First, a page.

If you eat 2,000 calories per day, limit your total fat intake to 44 g to 78 g per day. Each serving of sunflower seeds contains 15 g of total fat. Each serving contains 1.5 g of saturated fat, 3 g of monounsatured fat and 10 g of polyunsaturated fat. While a minimal amount of fat is a part of a balanced diet, saturated fat is unhealthy fat. Monounsaturated and polyunsaturated fats are healthier forms of fat and possibly can help to lower cholesterol. However, if you need to limit your fat consumption or follow a low-fat diet, monitor your consumption of sunflower seeds.

A part of a healthy diet includes eating 50 g to 175 g of protein each day. Nuts and seeds are a healthy form of protein. One serving of sunflower seeds contains 7 g of protein.

Sunflower seeds also contain essential minerals, such as iron. Iron is essential for good health because it contributes to the healthy transportation of oxygen and helps to regulate blood cells. Male adults consume 8 mg of iron each day, and that female adults consume 18 mg each day. One serving of sunflower seeds contains 10 percent of the recommended daily value for iron based on a 2,000-calorie diet.

Are Sunflower Seeds Good for a Diet?

Sunflower seeds pack a nutritional punch and can be a healthy addition to any diet plan. Sunflower seeds provide dieters with healthy fats and protein that can help increase feelings of fullness and satisfaction. If you are trying to lose weight, stick to modest portions of the seeds, as they are calorie-dense.

A 1-oz. serving, a scant 1/4 cup, of sunflower seeds contains 163 calories. This calorie count is comparable to other nuts and seeds, but is calorie-dense when compared with vegetables and fruits, which generally contain 5 to 10 calories per 1/4 cup. Sunflower seeds may be included on a restricted-calorie diet, but you should measure out servings carefully so you do not exceed your daily calorie goals.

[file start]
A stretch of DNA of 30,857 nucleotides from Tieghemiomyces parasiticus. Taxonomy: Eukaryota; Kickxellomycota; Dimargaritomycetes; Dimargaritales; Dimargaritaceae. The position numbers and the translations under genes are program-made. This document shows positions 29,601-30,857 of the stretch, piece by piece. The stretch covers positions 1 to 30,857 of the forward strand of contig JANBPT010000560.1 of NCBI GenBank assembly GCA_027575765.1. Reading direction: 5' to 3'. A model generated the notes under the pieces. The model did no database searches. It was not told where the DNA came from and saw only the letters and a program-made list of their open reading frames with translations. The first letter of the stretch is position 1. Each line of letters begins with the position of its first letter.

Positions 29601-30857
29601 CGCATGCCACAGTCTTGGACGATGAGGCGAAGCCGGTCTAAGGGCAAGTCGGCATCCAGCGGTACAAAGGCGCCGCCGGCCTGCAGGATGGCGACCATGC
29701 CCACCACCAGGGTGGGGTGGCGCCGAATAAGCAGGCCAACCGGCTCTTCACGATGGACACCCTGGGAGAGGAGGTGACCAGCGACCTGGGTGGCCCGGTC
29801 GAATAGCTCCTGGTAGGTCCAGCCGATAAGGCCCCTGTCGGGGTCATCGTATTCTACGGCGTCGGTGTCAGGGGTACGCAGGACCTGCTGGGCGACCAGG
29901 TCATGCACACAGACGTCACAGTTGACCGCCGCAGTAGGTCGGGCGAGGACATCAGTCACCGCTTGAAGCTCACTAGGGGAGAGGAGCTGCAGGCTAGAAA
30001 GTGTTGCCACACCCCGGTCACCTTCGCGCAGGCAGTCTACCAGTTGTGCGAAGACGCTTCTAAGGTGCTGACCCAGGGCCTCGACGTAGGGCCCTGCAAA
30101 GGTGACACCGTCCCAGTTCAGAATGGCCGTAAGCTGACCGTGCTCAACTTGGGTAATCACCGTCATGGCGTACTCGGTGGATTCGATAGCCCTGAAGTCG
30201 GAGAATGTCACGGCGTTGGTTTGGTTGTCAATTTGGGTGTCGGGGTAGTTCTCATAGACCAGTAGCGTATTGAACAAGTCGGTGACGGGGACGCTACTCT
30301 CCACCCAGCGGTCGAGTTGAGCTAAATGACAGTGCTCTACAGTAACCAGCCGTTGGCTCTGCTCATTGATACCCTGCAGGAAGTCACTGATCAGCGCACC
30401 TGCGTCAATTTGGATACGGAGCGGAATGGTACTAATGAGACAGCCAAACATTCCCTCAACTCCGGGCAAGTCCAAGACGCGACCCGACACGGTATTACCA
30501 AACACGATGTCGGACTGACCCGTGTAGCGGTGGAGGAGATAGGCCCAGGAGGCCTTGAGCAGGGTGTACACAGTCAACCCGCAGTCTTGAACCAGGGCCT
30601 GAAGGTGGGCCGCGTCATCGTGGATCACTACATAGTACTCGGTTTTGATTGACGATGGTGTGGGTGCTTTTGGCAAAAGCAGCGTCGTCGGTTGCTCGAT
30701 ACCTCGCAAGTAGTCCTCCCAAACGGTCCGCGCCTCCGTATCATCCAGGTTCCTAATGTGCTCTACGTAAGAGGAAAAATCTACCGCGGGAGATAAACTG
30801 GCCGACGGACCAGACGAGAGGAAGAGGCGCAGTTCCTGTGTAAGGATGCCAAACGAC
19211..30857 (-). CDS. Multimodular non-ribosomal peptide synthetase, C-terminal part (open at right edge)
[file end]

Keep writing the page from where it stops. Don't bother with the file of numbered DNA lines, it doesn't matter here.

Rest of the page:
Sunflower seeds also contain 14 g of fat in a 1-oz. serving, but only 1 g of saturated fat. The majority of the fat in the seeds is heart-healthy unsaturated varieties that, when used in lieu of saturated or trans fats, can help lower your cholesterol. Even when dieting, you need a minimum of 20 percent of your calories to come from fat daily to help your body function properly. For a 1,500-calorie diet, that means a minimum of 33 g of fat daily. Sunflower seeds are a healthy way to fit in some of that fat.

Sunflower seeds are nutritionally dense. They provide 5 g of protein per 1-oz. serving along with 3 g of fiber. The seeds also offer 6 percent of the recommended dietary allowance for iron, 32 percent for phosphorus, 26 percent for copper, 30 percent for manganese and 32 percent for selenium, based on a 2,000-calorie diet. Sunflower seeds also provide 37 percent of the recommended allowance for the antioxidant vitamin E and 17 percent for folate, which helps fetal development and red blood cell functioning.

Sunflower seeds make a convenient snack when you are dieting. The fiber and protein can help tide you over between meals. Sunflower seeds may also be used to add interest to boring salads or oatmeal. Use sunflower seeds mixed with raisins as an energizing pre-cardio workout snack.